Review: The Other Irish

Karen F. McCarthy's, "The Other Irish"

Karen F. McCarthy’s, “The Other Irish”

Dixie

Karen F. McCarthy’s The Other Irish: The Scots-Irish Rascals Who Made America is a sweeping social history of the Scots-Irish that focuses on their contributions to American culture.

The story begins in northern Ireland during the Dark Ages when a Gaelic tribe called the Dal Riata crosses the Irish Sea and the begins the conquest of Pictland in Britain which they rename Scotia Minor.

Over the next few centuries, the Dal Riata and the Picts and later the Vikings intermarried to become the Scottish people. The Scots remained a raucous Gaelic tribe until the Reformation when John Knox and the Scottish nobles overthrew Catholicism, introduced Calvinism, and created the Presbyterian Church as the established church of Scotland:

“Knox was misogynistic and contemptuous of the nobility. He tore through Scotland with such a force that even its queen was driven to tears when he condemned her choice of husband. He eradicated traditional forms of entertainment like May Day, carnivals, gambling, and theatrical performances. Except for hymns, there was no dancing or music on the sabbath. The Kirk became the moral censor that meted out punishments to fornicators and drunkards. Within a single generation, Scotland was transformed from a land of heathens to one of puritans.”

Under King James I (1567-1635), the crowns of England and Scotland were united, and the  Plantation of Ulster was established in northern Ireland while the colonization of Virginia at “Jamestowne” was begun in the New World:

“England’s refusal to stay out of Ireland was draining the royal exchequer. For all the civilizing influence the Protestant Reformation had on Scotland, it, like everything else, never traversed the Irish Sea. So while the Scots were becoming moral, educated religious zealots, their ancestral Irish cousins remained ungovernable lapsed Catholics, with an avaricious, fornicating clergy. They were still a tribal culture, poor and illiterate, and they hated the English. …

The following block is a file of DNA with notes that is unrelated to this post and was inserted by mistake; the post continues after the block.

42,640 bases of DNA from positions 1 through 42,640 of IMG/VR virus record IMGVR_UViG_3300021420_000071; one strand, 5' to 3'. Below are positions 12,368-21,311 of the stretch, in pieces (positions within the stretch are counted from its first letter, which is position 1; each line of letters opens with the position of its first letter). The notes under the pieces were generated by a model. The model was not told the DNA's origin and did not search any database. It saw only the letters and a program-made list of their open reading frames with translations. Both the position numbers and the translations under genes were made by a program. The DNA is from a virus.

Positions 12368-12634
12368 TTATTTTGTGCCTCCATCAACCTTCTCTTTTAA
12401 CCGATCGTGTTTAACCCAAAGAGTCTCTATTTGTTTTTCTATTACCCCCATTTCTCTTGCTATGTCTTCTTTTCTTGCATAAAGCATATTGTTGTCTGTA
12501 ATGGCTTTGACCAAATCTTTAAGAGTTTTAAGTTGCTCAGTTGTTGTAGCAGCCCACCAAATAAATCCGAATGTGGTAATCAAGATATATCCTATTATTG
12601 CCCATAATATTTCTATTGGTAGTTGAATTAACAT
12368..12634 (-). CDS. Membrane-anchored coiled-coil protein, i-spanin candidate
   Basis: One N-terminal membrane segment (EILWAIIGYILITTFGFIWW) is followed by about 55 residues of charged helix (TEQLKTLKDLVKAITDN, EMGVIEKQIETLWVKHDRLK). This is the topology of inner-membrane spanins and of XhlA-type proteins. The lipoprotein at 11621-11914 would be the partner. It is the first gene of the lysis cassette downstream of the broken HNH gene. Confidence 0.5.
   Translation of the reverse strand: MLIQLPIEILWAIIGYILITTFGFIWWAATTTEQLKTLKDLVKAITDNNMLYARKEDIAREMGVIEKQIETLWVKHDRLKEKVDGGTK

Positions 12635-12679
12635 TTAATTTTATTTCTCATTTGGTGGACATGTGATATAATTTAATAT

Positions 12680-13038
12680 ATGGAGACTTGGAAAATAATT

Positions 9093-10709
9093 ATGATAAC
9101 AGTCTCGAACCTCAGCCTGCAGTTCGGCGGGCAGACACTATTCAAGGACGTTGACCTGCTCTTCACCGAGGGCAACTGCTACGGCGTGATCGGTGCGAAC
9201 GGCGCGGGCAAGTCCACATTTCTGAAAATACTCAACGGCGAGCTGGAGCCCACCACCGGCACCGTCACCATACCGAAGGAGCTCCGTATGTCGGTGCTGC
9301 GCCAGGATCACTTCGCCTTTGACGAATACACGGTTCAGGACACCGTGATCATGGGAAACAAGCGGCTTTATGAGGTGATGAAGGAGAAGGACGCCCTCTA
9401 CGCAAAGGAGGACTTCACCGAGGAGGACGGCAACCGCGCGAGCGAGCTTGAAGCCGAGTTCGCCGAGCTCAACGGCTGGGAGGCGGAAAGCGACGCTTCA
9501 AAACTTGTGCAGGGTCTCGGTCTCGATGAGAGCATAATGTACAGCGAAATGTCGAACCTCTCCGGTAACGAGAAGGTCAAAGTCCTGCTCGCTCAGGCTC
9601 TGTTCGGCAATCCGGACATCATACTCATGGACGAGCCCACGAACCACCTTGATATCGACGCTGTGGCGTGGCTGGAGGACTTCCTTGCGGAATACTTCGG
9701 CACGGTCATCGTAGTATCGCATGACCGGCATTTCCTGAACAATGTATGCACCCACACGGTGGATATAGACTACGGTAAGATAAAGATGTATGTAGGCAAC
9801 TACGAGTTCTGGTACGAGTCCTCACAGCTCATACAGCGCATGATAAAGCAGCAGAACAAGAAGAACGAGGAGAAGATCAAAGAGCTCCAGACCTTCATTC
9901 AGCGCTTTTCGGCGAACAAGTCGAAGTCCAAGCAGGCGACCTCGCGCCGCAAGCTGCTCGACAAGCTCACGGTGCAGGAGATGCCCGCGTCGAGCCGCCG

James seized the northern lands of the exiled chieftain and drove his people from their homes. With the land vacated, James needed planters to move in quickly. The English weren’t particularly eager to move to Ireland, besides they never proved to be effective planters. James turned to a hardier stock – he granted Irish lands in the northern province of Ulster to Scottish lords who in term parceled out tracks to Scottish lowlanders. These people had been fighting almost continuously for a thousand years – if anyone could contend with the Irish, it was the Scots. …

A thousand years earlier their Dal Riata ancestors left Ireland as ungovernable, semi-heathen, feisty, fun-loving Gaels, now a new tribe returned seasoned by war, reformed by religion, and economically enterprising. Unfortunately since there was no longer any kinship with the Irish whom they dispossessed, their idyllic Ulster colony inevitably became a nightmare.”

These Scots-Irish Presbyterians, many of whom were transplanted Calvinists from northern England, survived and prospered in Ulster through the roller coaster ride of the seventeenth century: the English Civil War, Cromwell’s reign, the Restoration, the Glorious Revolution and the Siege of Derry.

In the early seventeenth century, it was high taxes, famine, and religious persecution (a familiar story to the Irish) that brought them to America:

“The success of the Scots-Irish democratic experiment alarmed the English parliament. The Ulster colony had, after all, been established almost a hundred years earlier to benefit the Crown, not the Scots who were sent there. Now it had gone awry, as English cloth manufacturers were in competition with the woolen industry in the north of Ireland. The Ulstermen were getting rich at the expense of the English.

In a devastating blow to Ulster’s economy, parliament passed a law restricting the sale of wool products to all counties except the British market. The British then resold them in the rest of the empire.